David’s Sling was developed in a joint project by the Israel Missile Defense Organization and the US Defense Department’s Missile Defense Agency (MDA), which was represented at the ceremony by its head, Vice Admiral James Syring.

The head of the Israeli Air Force Maj. Gen. Amir Eshel began a speech praising the soldiers of the Air Defense Command as the “true secret” behind Israel’s security, rather than the technology. They “act professionally and with endless dedication and perseverance,” Eshel said.

Eshel started as head of the air force in 2012 and oversaw much of the integration of the Iron Dome system, which went operational in 2011. He is due to leave his position in the coming months.

The clouds menacing overhead didn’t spill more than a few drops during the ceremony, but half-way through Eshel’s speech, his microphone cut out as power to the stage was lost.

The rest of his remarks — mostly thank yous — were made without electronic amplification, and the crowd sang its own slightly-off-tune version of the Hatikva national anthem to bring the event to a close              (the Times of Israel)

Hamas looking undersea, not just underground, for attack routes

While Hamas’s terror tunnels and its reportedly refilled and upgraded rocket arsenal garner attention, the Israeli Navy is keeping a watchful eye on the terror group’s growing maritime capabilities and is investing its resources in preventing attacks “at sea and from the sea,” a naval officer said.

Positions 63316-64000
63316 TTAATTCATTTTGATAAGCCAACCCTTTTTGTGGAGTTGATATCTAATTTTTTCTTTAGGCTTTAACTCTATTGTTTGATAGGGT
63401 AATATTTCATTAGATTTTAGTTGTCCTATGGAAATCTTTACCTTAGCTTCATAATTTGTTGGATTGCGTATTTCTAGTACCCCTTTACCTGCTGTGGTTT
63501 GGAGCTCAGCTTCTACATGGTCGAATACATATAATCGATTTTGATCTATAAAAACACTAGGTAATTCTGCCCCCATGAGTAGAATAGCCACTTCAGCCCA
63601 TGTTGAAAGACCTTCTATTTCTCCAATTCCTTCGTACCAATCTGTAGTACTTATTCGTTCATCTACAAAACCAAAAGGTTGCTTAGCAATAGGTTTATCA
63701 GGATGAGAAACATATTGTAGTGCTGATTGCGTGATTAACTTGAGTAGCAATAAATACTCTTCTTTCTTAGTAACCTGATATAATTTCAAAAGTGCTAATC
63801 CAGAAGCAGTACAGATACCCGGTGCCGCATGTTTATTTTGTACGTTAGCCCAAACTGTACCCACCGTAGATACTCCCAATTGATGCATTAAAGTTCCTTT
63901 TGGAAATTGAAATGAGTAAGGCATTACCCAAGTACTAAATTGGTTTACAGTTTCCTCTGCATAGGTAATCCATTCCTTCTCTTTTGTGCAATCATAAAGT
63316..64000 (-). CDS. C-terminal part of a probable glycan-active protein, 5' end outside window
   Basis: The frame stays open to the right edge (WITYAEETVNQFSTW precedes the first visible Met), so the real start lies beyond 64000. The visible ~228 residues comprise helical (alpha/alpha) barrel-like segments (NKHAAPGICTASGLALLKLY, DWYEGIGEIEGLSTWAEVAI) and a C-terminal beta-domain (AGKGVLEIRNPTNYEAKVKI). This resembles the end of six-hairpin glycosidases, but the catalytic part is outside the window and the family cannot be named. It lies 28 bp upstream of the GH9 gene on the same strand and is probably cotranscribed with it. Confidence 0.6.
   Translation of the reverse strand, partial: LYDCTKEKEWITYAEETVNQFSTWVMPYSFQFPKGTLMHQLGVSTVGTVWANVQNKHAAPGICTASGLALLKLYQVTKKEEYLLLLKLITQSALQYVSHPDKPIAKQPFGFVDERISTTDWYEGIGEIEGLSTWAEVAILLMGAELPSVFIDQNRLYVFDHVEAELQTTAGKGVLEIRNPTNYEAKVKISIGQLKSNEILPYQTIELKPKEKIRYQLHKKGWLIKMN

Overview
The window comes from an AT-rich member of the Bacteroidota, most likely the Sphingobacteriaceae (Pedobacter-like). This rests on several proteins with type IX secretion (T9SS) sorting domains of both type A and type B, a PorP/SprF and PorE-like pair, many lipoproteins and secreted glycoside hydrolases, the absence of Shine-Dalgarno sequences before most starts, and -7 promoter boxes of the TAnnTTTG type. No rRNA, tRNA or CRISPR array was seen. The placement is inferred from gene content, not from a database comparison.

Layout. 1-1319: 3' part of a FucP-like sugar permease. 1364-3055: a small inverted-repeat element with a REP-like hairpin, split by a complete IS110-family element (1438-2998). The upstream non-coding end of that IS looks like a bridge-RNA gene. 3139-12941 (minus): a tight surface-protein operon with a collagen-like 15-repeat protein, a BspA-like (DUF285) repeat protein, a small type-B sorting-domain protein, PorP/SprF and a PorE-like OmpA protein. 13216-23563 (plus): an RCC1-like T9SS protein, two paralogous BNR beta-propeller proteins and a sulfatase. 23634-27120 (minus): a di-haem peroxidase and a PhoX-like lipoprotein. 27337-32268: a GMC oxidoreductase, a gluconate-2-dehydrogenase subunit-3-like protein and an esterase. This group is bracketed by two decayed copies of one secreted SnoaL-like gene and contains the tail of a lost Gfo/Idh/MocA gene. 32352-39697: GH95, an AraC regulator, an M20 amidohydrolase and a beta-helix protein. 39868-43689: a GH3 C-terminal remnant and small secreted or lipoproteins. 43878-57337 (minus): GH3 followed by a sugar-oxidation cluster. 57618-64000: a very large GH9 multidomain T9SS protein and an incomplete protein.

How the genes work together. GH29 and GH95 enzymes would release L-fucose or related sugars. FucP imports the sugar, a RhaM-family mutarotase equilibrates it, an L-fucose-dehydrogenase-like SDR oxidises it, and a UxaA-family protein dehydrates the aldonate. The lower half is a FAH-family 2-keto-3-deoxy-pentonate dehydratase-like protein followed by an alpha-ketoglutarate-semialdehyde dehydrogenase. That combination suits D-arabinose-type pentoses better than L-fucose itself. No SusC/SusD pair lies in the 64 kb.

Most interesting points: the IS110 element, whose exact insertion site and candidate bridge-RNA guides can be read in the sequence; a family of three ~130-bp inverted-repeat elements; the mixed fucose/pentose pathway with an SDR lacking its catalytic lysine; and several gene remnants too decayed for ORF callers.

Since the 50-day war in 2014, Hamas has developed both its tactics and weaponry for sea-based warfare, training “endlessly” to carry out attacks with them, according to Maj. Irad Shtatar.

A 20-year veteran of the navy, Shtatar commands the Ashdod Observation Company, a unit of mostly female soldiers who monitor optical cameras and radar arrays.

“We see rearming on every level on the sea-front — systems, weapons and trainings. Hamas sees the sea as an option to achieve its aggressive, operational ambitions,” he said in his office at the Ashdod Naval Base.

“In parallel, we are tracking these developments to make sure that we have a response to these threats,” he added.

Hamas naval smuggling of people and materiel appears to have dropped off significantly, if not stopped completely, according to Shtatar.

However, he said, there’s no way to ensure a “hermetic” seal of Gaza’s coast, leaving open the possibility that people could still be smuggled via the sea.

In the time immediately following the 2014 war, the navy saw an increase in such smuggling attempts. But while there are regular reports of Israeli sailors firing warning shots toward Gazan fishing boats, Shtatar said his team has not seen any cases of it in nearly a year.

He credits this to both the efforts of the Navy and the comparative ease with which Hamas can smuggle illicit goods through underground tunnels into the Sinai Peninsula.

A small fishing boat, after all, can only carry so much materiel, whereas a tunnel can bring in far more, he noted.

Frogmen and submarine drones